I wish we could say the Roman Catholic Church was absolutely perfect, but we must remember that even one of the twelve went on to betray Jesus directly. My thoughts here should not bring anyone any comfort. My only intention is to discuss the bigger picture to increase understanding and vigilance. Hopefully some will also read this, pray and then acknowledge that the Roman Catholic Church still is the one, true faith.

We need to be careful not to look at all priests as potential criminals. While vigilance among all the faithful is necessary, we must support and pray for our priests daily. They deserve as much for all they do for God and His kingdom on earth.

Matthew Hayes,
Greenwood Village, CO

COMING UP: A last chance for Australian justice

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My late parents loved Cardinal George Pell, whom they knew for decades. So I found it a happy coincidence that, on November 12 (which would have been my parents’ 70th wedding anniversary), a two-judge panel of Australia’s High Court referred to the entire Court the cardinal’s request for “special leave” to appeal his incomprehensible conviction on charges of “historic sexual abuse,” and the even-more-incomprehensible denial of his appeal against that manifestly unsafe verdict.

Thus in 2020 the highest judicial authority in Australia will review the Pell case, which gives the High Court the opportunity to reverse a gross injustice and acquit the cardinal of a hideous crime: a “crime” that Pell insists never happened; a “crime” for which not a shred of corroborating evidence has yet been produced; a “crime” that simply could not have happened in the circumstances and under the conditions it was alleged to have been committed.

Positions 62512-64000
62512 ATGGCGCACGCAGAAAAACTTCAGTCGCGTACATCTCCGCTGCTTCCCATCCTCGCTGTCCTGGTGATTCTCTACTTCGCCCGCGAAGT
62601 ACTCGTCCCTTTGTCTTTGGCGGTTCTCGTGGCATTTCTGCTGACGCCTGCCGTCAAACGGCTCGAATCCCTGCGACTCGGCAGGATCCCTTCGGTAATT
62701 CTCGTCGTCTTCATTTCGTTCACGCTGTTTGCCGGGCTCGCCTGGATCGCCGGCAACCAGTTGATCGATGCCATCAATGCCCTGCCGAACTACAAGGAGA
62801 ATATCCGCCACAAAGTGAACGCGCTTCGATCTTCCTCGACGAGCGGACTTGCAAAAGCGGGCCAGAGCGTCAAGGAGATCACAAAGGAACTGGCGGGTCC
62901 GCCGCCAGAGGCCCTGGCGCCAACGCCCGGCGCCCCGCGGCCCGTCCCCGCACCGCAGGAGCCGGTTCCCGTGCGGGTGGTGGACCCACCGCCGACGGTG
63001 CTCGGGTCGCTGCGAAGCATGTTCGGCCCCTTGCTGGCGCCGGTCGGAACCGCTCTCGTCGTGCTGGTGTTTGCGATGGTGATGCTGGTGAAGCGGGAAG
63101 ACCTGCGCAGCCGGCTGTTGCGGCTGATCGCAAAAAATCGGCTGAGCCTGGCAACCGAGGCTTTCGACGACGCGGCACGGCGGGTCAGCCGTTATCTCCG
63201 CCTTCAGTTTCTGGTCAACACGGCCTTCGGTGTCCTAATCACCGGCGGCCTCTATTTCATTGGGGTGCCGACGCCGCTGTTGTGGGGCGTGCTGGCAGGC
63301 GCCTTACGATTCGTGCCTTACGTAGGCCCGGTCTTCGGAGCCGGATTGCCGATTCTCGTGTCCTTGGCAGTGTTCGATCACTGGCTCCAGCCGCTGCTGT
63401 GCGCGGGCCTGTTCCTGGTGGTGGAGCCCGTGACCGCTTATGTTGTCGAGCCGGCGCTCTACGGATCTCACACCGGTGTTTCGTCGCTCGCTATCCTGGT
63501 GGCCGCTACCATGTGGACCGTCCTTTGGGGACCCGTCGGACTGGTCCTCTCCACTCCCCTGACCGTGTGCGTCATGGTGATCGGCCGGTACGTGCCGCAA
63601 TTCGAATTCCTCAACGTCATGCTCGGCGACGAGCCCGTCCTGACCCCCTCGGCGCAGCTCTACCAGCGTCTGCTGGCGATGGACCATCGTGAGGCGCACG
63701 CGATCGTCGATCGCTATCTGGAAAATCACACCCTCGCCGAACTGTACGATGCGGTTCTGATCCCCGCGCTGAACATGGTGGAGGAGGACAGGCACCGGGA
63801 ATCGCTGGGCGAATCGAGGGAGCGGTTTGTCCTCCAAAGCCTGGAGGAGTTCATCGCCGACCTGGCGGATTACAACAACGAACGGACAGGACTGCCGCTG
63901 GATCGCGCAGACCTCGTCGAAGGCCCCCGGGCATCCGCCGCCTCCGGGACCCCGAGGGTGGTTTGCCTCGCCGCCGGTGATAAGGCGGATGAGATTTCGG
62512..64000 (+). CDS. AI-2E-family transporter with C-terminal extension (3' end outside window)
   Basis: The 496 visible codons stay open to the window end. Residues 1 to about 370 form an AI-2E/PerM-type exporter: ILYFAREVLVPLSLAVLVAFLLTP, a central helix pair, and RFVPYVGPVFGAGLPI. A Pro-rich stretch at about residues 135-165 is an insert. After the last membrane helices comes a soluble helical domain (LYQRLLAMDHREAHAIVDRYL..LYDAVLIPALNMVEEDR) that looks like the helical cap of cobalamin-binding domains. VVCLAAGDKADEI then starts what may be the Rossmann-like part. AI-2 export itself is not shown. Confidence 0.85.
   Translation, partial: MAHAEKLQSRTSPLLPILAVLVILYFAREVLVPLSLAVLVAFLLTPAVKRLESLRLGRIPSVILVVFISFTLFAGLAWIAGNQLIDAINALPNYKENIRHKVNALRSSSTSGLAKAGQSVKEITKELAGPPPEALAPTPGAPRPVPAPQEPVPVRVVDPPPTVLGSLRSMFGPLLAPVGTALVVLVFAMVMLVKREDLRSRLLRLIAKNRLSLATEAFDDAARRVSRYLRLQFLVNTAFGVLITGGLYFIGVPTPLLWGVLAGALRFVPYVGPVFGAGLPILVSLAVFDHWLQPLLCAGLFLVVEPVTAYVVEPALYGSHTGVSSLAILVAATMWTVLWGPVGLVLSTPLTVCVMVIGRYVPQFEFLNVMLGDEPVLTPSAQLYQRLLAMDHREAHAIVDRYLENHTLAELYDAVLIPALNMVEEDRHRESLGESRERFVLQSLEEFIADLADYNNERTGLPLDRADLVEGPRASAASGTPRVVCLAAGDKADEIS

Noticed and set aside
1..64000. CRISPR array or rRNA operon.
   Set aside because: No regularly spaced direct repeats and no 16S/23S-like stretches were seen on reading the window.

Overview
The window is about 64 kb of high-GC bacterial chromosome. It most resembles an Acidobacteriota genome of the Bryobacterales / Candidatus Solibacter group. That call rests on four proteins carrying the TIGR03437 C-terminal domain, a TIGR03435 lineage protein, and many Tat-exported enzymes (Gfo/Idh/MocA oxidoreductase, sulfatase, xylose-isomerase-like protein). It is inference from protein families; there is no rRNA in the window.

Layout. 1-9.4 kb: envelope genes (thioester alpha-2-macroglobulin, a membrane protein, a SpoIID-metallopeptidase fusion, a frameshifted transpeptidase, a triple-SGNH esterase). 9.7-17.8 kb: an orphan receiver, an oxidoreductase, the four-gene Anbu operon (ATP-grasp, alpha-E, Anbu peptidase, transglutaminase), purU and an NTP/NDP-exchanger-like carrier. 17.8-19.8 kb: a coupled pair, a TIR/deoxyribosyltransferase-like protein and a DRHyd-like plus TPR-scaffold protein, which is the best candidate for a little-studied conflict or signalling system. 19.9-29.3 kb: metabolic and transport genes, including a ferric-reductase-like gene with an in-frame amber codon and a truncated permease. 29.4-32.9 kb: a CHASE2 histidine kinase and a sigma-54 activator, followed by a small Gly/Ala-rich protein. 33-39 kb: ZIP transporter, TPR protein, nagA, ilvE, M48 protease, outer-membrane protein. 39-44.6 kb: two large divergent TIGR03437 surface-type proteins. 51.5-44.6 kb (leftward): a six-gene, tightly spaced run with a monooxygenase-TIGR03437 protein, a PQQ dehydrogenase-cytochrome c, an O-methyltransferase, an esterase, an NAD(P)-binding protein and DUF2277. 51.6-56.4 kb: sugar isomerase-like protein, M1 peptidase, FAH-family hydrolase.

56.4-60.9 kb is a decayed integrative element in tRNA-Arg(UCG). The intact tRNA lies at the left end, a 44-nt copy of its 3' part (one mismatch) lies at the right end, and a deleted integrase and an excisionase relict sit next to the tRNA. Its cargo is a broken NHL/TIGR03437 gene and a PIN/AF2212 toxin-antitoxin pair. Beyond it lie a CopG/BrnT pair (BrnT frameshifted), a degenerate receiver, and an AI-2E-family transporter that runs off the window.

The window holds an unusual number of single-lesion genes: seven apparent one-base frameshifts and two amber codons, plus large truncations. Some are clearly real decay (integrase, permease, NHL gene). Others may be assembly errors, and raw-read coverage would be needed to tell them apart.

Since Cardinal Pell’s original appeal was denied in August by two of three judges on an appellate panel in the State of Victoria, the majority decision to uphold Pell’s conviction has come under withering criticism for relying primarily on the credibility of the alleged victim. As the judge who voted to sustain the cardinal’s appeal pointed out (in a dissent that one distinguished Australian attorney described as the most important legal document in that country’s history), witness credibility – a thoroughly subjective judgment-call – is a very shaky standard by which to find someone guilty “beyond a reasonable doubt.” It has also been noted by fair-minded people that the dissenting judge, Mark Weinberg, is the most respected criminal jurist in Australia, while his two colleagues on the appellate panel had little or no criminal law experience. Weinberg’s lengthy and devastating critique of his two colleagues’ shallow arguments seemed intended to signal the High Court that something was seriously awry here and that the reputation of Australian justice – as well as the fate of an innocent man – was at stake.